I’ll have to beg still more forgiveness for the sudden drop-off in posting here. I sent in the final version of an article the day before yesterday, finished a late review yesterday, hope to finalise another chapter today, and that still leaves me three pieces of work to get done before the end of the month, one of which I didn’t know about two days ago… It’s a bit like that at the moment. I can already see that there’s no prospect of my getting as far as last year’s Leeds before departing for this one, which is a bit embarrassing. Since the only thing that can make this worse is not posting, however, here is another backlogged seminar report, from 24th April 2013, when I was at the Medieval Social and Economic History Seminar in Oxford to hear Professor Andrew Fleming of the University of Wales Trinity St David give a paper entitled “Exploring the History and Significance of Early Medieval Roads”.

Hollow Lane, near Canterbury, linking the old Roman road, Stone Street to Wincheap

Hollow Lane, near Canterbury, linking the old Roman road, Stone Street to Wincheap, certainly an old road – but how old? Image from Wikimedia Commons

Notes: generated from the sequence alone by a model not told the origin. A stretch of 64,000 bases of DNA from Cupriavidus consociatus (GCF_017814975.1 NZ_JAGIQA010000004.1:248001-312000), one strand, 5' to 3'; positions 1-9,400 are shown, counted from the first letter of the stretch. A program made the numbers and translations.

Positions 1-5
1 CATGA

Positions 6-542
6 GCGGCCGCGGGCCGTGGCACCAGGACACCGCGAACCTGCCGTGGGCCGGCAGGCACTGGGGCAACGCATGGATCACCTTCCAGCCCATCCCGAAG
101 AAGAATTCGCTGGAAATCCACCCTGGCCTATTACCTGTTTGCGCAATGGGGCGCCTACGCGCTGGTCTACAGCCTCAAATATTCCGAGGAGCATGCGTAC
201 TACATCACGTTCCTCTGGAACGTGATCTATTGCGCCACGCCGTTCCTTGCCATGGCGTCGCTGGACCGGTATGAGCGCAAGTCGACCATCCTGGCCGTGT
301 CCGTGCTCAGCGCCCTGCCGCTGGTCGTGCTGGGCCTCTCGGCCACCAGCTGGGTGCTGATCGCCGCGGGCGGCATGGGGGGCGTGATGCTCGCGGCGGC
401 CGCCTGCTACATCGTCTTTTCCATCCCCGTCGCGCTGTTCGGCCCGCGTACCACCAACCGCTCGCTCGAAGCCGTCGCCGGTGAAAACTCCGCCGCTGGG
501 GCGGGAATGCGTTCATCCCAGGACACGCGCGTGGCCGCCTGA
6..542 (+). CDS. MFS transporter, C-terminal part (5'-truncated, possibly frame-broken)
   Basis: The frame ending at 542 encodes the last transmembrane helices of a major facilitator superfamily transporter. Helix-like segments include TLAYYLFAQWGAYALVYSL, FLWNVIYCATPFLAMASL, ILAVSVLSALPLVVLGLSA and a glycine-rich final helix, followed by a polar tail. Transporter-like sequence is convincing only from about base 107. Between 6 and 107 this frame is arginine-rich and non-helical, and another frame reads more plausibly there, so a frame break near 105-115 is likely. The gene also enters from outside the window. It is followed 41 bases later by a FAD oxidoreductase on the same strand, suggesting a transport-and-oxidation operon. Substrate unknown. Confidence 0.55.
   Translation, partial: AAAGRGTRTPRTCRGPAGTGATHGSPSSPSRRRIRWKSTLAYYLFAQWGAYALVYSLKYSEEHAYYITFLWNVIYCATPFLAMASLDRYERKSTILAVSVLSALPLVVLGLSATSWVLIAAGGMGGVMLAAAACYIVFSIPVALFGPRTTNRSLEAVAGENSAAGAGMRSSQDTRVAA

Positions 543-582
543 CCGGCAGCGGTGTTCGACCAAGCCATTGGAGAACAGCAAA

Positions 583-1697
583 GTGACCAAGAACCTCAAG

I might, I suppose, given that I was still in Oxford, have expected that this would turn out to be solely about England, but it was still interesting, because Professor Fleming has been working on landscapes and how you get through them, and specifically on this with regards to Dartmoor in Devon, where there has been comparatively little to change routes since prehistoric times, for a long time. Rather than reprise the paper, given my lack of time, I’ll just draw out the points that particularly interested me.

  1. There was great stress on the difficulty of putting an archæological date on a road. Since what a road most fundamentally is a space, the bottom limit of which people wear away by using it, really all one has to work with beyond place-names and surveys (so, for early medieval purposes, charter boundaries and Domesday Book) is stratigraphy where the road intersects with something else. On the one hand, because roads are linear and long that does mean you get quite a lot of such intersections, but on the other you can’t necessarily expect all the road to have been built, maintained or replaced at once so even on the rare occasions where you have a date to work with, it’s not usually clear how far down the road it will travel.